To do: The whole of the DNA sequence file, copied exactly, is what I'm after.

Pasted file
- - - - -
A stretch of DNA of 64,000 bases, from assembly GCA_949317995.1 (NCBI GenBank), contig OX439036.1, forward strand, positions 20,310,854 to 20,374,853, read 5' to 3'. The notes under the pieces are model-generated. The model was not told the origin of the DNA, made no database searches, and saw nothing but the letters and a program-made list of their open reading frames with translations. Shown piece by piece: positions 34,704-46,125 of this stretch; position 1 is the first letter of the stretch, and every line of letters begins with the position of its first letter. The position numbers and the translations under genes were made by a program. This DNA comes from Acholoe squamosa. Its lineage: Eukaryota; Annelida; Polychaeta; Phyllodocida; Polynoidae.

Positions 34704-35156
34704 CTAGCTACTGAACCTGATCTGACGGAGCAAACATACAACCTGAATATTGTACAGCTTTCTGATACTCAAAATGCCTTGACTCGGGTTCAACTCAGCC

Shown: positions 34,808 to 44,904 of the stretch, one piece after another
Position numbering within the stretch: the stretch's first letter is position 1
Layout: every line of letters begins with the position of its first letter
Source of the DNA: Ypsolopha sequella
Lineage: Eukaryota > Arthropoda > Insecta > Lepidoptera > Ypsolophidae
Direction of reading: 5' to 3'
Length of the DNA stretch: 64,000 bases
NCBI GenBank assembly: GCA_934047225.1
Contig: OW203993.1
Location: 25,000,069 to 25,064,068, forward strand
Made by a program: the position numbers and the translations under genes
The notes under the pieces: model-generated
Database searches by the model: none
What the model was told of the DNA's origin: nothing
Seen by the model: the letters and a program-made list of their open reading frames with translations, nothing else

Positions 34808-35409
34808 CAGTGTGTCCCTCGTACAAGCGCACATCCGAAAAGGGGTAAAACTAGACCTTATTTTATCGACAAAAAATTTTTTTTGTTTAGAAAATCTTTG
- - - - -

A stretch of DNA of 64,000 bases, from assembly GCA_949317995.1 (NCBI GenBank), contig OX439036.1, forward strand, positions 20,310,854 to 20,374,853, read 5' to 3'. The notes under the pieces are model-generated. The model was not told the origin of the DNA, made no database searches, and saw nothing but the letters and a program-made list of their open reading frames with translations. Shown piece by piece: positions 34,704-46,125 of this stretch; position 1 is the first letter of the stretch, and every line of letters begins with the position of its first letter. The position numbers and the translations under genes were made by a program. This DNA comes from Acholoe squamosa. Its lineage: Eukaryota; Annelida; Polychaeta; Phyllodocida; Polynoidae.

Positions 34704-35156
34704 CTAGCTACTGAACCTGATCTGACGGAGCAAACATACAACCTGAATATTGTACAGCTTTCTGATACTCAAAATGCCTTGACTCGGGTTCAACTCAGCC

Shown: positions 34,808 to 44,904 of the stretch, one piece after another
Position numbering within the stretch: the stretch's first letter is position 1
Layout: every line of letters begins with the position of its first letter
Source of the DNA: Ypsolopha sequella
Lineage: Eukaryota > Arthropoda > Insecta > Lepidoptera > Ypsolophidae
Direction of reading: 5' to 3'
Length of the DNA stretch: 64,000 bases
NCBI GenBank assembly: GCA_934047225.1
Contig: OW203993.1
Location: 25,000,069 to 25,064,068, forward strand
Made by a program: the position numbers and the translations under genes
The notes under the pieces: model-generated
Database searches by the model: none
What the model was told of the DNA's origin: nothing
Seen by the model: the letters and a program-made list of their open reading frames with translations, nothing else

Positions 34808-35409
34808 CAGTGTGTCCCTCGTACAAGCGCACATCCGAAAAGGGGTAAAACTAGACCTTATTTTATCGACAAAAAATTTTTTTTGTTTAGAAAATCTTTG